You find statements like this on the internet; “Any brix reading above 15 means the plant is going to be high in nutrients, thus making higher quality food.” But I can mix some water with sugar to make a 15 Brix solution – does that make it nutritious?

A high Brix may indicate a more nutritious food, but it might not. Statements like the above quote indicate the author does not understand Brix.

The one chemical that probably has the biggest impact on Brix, is water. Remember that Brix measures concentration. The solids in a sample will be diluted if the sample contains more water. A grape has a much lower Brix reading compared to the same fruit once it is dried into a raisin. The total amount of solids has not changed, but the concentration of solids has.

Even a tomato sitting on the counter, slowly loses moisture, and therefore has a higher brix. If you believe the Brix stories on the internet, a tomato is more nutritious tomorrow than it was yesterday.

Water affects Brix readings much more than any of the chemicals we consider nutritious. Stop watering your tomatoes before harvest and they will have a higher Brix reading. Water more and Brix drops.

Because the Brix reading is mostly affected by sugar and water, it is not very useful for measuring nutrition in food. A high Brix reading tells you nothing about nutrition, unless you are looking to consume more sugar.

Accuracy of Brix

The accuracy of refractometers is quite low compared to other types of laboratory equipment. Handheld refractometers have an accuracy of 0.2.

Orange juice contains 50 mg of vitamin C per 100 g of juice. Lets say we could grow orange trees to double this level. The extra vitamin C is significant compared to our daily requirement, but the Brix reading of our new orange would only go up by about 0.05. Due to the low accuracy of Brix, this is not enough to significantly change the final Brix reading of the juice.

Brix is not a good way to measure the amount of minor chemicals in our food.

Brix and Reduction of Pests

Numerous claims have been made about high Brix plants having lower pest and disease issues. The science on this was reviewed in 2010 and no correlation was found between Brix, and pests and diseases.

Brix and Measurement of Minerals

How does Brix relate to mineral content in plants? Here are the results of one interesting study.

Nineteen cultivars of lettuce, both modern and heritage varieties, where tested for calcium content. Brix readings were also taken. Testing was done with conventional and organic fertilizer, which included the addition of various amounts of calcium. The researchers concluded that, “Interactions were nonsignificant or presented no responses to suggest that any of these interactions were important factors in affecting °Brix in lettuce. Polynomial regression analysis showed no significant relationship of percent Ca and °Brix.”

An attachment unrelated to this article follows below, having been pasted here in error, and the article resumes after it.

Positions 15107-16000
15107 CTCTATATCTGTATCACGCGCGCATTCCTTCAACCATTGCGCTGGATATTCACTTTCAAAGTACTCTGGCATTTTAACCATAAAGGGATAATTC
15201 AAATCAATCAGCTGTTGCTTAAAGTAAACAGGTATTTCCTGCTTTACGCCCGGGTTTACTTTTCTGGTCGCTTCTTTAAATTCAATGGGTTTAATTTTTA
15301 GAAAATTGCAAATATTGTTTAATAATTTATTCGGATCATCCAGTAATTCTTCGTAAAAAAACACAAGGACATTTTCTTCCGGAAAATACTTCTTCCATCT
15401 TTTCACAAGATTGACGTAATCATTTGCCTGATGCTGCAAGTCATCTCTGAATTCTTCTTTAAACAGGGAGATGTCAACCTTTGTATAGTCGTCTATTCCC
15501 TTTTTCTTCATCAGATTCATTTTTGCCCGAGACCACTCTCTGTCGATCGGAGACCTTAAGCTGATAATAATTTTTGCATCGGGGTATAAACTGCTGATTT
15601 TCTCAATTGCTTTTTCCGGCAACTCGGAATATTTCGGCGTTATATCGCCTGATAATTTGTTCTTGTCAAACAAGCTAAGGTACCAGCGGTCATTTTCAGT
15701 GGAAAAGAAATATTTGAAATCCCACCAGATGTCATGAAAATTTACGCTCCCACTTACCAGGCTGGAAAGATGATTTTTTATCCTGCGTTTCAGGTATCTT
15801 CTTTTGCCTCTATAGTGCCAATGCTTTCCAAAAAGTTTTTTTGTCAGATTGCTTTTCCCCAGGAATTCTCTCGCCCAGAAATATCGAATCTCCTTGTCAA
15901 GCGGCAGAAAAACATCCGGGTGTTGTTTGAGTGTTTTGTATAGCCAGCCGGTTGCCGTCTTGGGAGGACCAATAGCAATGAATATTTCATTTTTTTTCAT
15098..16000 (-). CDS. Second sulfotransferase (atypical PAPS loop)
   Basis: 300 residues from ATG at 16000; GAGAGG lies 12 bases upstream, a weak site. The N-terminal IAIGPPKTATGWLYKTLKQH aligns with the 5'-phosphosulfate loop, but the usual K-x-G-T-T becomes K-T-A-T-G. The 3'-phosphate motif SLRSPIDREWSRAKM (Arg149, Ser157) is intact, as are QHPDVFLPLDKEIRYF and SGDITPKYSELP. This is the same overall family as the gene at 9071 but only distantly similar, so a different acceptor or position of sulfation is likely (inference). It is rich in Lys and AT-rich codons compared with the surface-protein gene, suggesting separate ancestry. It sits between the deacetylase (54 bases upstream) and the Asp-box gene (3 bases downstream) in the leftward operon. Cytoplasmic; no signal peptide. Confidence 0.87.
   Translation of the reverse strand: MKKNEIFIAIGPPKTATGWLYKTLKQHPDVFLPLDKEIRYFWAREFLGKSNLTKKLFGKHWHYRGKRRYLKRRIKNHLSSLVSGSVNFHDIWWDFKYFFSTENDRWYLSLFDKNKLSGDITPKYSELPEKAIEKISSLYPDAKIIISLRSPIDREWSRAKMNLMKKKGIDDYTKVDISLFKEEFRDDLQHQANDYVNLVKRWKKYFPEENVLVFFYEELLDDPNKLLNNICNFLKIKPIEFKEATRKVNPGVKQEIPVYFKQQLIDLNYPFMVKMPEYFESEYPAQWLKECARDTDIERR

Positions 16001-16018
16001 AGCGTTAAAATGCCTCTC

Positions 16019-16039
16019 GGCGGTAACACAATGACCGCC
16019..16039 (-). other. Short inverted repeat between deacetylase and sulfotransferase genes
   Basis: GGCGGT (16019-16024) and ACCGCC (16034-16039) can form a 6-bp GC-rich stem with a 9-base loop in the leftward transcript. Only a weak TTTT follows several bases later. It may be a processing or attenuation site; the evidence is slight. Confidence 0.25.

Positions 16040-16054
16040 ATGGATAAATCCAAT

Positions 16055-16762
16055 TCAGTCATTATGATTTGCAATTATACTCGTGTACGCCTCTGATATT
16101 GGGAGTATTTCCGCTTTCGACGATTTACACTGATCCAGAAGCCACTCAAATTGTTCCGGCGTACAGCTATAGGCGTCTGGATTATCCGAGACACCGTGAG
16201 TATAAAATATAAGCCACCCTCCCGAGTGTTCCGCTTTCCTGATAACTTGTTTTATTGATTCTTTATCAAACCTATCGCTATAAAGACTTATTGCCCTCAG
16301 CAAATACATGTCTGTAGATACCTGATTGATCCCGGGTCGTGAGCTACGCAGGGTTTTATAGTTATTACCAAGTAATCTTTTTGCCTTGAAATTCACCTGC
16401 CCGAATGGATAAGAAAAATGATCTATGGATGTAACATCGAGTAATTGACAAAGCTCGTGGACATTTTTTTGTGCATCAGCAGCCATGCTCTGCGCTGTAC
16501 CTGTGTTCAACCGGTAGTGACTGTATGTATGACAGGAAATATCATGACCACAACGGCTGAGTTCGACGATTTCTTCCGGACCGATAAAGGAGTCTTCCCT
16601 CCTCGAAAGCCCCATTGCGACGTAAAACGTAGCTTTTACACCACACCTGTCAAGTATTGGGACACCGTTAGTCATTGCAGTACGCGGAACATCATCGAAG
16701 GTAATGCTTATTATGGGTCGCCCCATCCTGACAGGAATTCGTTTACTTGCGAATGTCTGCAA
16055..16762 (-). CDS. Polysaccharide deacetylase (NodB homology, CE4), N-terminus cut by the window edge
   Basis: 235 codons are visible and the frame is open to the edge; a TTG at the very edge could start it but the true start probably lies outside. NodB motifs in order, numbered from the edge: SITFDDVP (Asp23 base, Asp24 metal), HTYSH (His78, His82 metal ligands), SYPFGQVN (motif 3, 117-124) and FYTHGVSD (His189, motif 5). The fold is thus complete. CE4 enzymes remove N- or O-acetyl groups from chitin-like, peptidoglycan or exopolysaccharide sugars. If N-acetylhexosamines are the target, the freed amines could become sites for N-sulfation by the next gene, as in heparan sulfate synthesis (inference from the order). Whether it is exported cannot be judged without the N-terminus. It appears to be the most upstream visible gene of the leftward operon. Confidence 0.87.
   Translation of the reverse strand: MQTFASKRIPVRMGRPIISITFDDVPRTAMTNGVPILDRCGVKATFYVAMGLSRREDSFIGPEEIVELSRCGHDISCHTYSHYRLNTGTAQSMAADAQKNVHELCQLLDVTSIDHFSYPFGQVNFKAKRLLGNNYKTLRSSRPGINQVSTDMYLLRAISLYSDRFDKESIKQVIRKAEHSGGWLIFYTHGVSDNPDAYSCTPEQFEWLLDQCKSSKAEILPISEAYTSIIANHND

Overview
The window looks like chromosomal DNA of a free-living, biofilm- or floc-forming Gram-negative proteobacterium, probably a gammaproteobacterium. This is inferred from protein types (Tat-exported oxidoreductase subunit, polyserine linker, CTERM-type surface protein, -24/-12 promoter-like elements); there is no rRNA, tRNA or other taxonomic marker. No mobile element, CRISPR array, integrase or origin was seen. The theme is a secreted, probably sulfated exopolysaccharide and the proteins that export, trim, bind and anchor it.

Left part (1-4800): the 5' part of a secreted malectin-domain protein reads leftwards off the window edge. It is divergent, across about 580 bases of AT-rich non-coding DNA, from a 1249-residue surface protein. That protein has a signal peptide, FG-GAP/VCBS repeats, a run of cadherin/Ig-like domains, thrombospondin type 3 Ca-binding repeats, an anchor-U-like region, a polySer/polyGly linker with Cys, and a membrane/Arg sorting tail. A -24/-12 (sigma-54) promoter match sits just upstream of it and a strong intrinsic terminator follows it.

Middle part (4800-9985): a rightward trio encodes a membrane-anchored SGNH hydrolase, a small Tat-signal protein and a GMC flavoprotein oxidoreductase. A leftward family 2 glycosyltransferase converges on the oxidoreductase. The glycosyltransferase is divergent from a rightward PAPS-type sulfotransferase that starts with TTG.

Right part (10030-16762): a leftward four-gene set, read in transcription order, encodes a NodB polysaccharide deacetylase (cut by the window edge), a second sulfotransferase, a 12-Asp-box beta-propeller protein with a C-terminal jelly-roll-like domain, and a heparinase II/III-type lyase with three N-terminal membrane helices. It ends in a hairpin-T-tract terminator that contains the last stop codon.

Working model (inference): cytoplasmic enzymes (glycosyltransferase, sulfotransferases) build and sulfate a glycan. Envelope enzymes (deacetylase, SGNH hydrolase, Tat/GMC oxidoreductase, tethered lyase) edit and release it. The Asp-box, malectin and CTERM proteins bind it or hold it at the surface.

A similar study looking at tomatoes found the same thing. A Brix reading is not related to mineral nutrient content.

Translation, Brix is not a good way to measure mineral content.

Does High Brix Equate to Nutritious Food?

The answer is no.

Brix readings can be useful for measuring things like sugar content in grapes, where it has been used for years and it has other uses in agriculture, but in the home garden there is no good reason for measuring Brix.

More importantly, don’t be fooled by any advertising that promises nutritious food based on Brix readings.


  1. Image of refractometer by Fernando G;
  2. Image of pencil in water;


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Robert Pavlis

I have been gardening my whole life and have a science background. Besides writing and speaking about gardening, I own and operate a 6 acre private garden called Aspen Grove Gardens which now has over 3,000 perennials, grasses, shrubs and trees. Yes--I am a plantaholic!

29 thoughts on “Nutrient Density – Can it be Measured With a Brix Refractometer?”

  1. Responding to: “Photosynthesis produces sugar – it does not produce the other nutrients. So, no other nutrients don’t come with it.“

    Correct, however the majority of this sugary product is used to feed the rhizosphere microbiome, which is populated by organisms who use their enzymes and fine filaments to mine minerals for the plant.